XOXO has been getting a lot of negative reviews but I actually kind of liked it.  It’s not a great film by any means but it does a good job of portraying an admittedly exaggerated version of American EDM culture.  (If you go to the film’s imdb page, you can find all the usual dismissive comments from Europeans bitching about American and western culture.  Any film that pisses off a snooty European can’t be all bad.)  The film’s totally predictable but the cast is pretty and the music’s great and really, isn’t that all that really matters?

As one character says, “I created this festival because I like to dance.  Dancing is important.”

I couldn’t have said it better myself!

Back to School #45: Say Anything… (dir by Cameron Crowe)


For the past two and a half weeks, we’ve been taking a chronological look at some of the best, worst, most memorable, and most forgettable teens films ever made.  We started with two films from 1946 and now, 43 films later, we’ve reached the end of the 80s.  And what better way to close out the decade that is often considered to be the golden age of teen films than by taking a look at two films from 1989 that both paid homage to the films that came before them and also served to influence the many films that would come after.

When people talk about Say Anything…, they usually seem to talk about the fact that it was the directorial debut of Cameron Crowe (who, it must be said, launched the golden age of teen films by writing Fast Time At Ridgemont High) and that it features what may be John Cusack’s best performance.  Famously, Cusack apparently felt that — after performances in Class, Sixteen Candles, and Better Off Dead — he was through playing teenagers.  But then he read Crowe’s script and was so impressed by it that he agreed he would play a student one last time.

It may, however, have helped that the character Cusack plays, a likable and easy-going kickboxing enthusiast named Lloyd Dobler — is only briefly seen as a student.  He graduates from high school early on in the movie.  That majority of Say Anything… deals with the summer right after high school.*  Lloyd has an unlikely but heartbreakingly real romance with Diane Court (Ione Skye), the valedictorian.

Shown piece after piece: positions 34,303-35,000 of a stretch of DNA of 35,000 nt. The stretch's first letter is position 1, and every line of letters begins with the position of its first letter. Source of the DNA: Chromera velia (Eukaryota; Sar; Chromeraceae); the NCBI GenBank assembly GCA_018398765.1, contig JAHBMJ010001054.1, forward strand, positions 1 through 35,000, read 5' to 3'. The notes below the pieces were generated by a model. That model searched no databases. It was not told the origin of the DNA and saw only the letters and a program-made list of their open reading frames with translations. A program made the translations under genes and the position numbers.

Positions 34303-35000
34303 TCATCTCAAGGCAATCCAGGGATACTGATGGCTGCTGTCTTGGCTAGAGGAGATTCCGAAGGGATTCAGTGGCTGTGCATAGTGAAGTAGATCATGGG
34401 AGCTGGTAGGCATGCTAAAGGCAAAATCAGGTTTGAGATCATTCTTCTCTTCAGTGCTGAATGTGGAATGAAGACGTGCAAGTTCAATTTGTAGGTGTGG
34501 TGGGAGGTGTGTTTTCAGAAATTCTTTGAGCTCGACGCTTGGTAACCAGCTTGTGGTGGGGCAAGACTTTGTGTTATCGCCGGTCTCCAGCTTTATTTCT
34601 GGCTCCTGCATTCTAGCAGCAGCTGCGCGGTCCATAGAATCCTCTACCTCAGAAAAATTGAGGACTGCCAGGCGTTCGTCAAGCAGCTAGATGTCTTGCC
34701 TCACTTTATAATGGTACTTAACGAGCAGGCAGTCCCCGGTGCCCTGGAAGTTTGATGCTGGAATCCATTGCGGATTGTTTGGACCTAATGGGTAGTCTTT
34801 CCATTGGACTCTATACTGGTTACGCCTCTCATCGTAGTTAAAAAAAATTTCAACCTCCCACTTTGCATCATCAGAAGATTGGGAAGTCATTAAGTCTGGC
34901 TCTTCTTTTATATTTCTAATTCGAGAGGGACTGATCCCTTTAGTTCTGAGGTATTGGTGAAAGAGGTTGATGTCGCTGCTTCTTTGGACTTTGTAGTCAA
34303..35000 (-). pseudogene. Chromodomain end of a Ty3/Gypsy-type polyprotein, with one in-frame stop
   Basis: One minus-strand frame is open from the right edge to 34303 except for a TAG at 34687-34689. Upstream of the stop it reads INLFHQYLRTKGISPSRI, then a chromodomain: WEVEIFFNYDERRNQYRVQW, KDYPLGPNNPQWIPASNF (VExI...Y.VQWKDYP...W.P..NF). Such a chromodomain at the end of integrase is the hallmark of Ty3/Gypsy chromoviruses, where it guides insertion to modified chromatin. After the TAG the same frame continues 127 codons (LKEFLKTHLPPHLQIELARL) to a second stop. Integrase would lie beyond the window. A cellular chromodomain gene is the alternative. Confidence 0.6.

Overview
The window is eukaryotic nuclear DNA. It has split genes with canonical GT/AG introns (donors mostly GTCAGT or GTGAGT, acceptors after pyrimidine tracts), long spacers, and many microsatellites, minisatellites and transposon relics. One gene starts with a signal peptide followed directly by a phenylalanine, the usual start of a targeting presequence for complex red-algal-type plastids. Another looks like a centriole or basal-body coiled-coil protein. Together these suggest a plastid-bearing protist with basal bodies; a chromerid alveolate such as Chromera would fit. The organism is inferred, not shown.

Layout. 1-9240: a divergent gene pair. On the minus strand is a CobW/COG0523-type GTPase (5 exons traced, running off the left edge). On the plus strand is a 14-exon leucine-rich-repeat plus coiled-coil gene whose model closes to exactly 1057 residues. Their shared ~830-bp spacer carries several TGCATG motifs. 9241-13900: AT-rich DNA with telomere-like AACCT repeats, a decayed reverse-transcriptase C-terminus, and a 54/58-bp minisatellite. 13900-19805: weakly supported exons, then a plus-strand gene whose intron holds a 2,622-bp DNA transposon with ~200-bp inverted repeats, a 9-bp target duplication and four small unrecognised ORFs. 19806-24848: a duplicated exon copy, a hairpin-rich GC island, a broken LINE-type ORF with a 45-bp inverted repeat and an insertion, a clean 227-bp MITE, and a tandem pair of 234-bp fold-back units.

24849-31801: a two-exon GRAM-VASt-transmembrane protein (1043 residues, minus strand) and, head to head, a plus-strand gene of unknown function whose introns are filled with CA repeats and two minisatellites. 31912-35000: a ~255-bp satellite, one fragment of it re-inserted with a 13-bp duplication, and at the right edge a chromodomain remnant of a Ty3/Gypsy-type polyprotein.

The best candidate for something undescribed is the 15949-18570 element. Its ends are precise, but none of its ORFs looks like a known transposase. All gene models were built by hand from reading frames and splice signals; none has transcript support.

Cusack is so charming as Lloyd (and, needless to say, he gets all of the best lines) that I think people tend to overlook the fact that Ione Skye is equally as good.  Diane is actually a far more challenging role than Lloyd.  Whereas Lloyd is distinguished by his confidence and his friendly manner, Diane is neurotic, shy, and unsure of herself.  She’s won a scholarship to study in England and is scheduled to leave at the end of the summer but she’s scared of flying.  Even worse, her father, Jim Court (John Mahoney), is being investigated by the IRS.  As the summer progresses, Diane is forced to deal with the fact that not only has her seemingly perfect father broken the law but, when he’s confronted with his crimes, he uses his daughter as his excuse.  Yes, Jim seems to be saying, I stole money but I only did it to give you the best life possible.

Everyone seems to remember Say Anything… as the film that has that scene where Lloyd serenades Diane by holding that radio over his head.  And yes, that’s a wonderfully romantic scene, even if it’s been parodied so many times that it’s probably no longer as effective as it was when the film was first released.  But for me, Say Anything… is truly about Diane growing up and realizing that her father is not the saint that she thought he was.  (Making this realization especially upsetting is the fact that, initially, Mahoney is so likable in the role.)  You’re happy that Lloyd is there for her and you truly do come to love him because he is the perfect boyfriend, but ultimately, Say Anything… is Diane’s story.

(That said, though, I have to admit that some of my favorite scenes are just Lloyd talking to his friends.  Lili Taylor gives a great performance and how can you not laugh at Jeremy Piven hanging out at the convenience store?)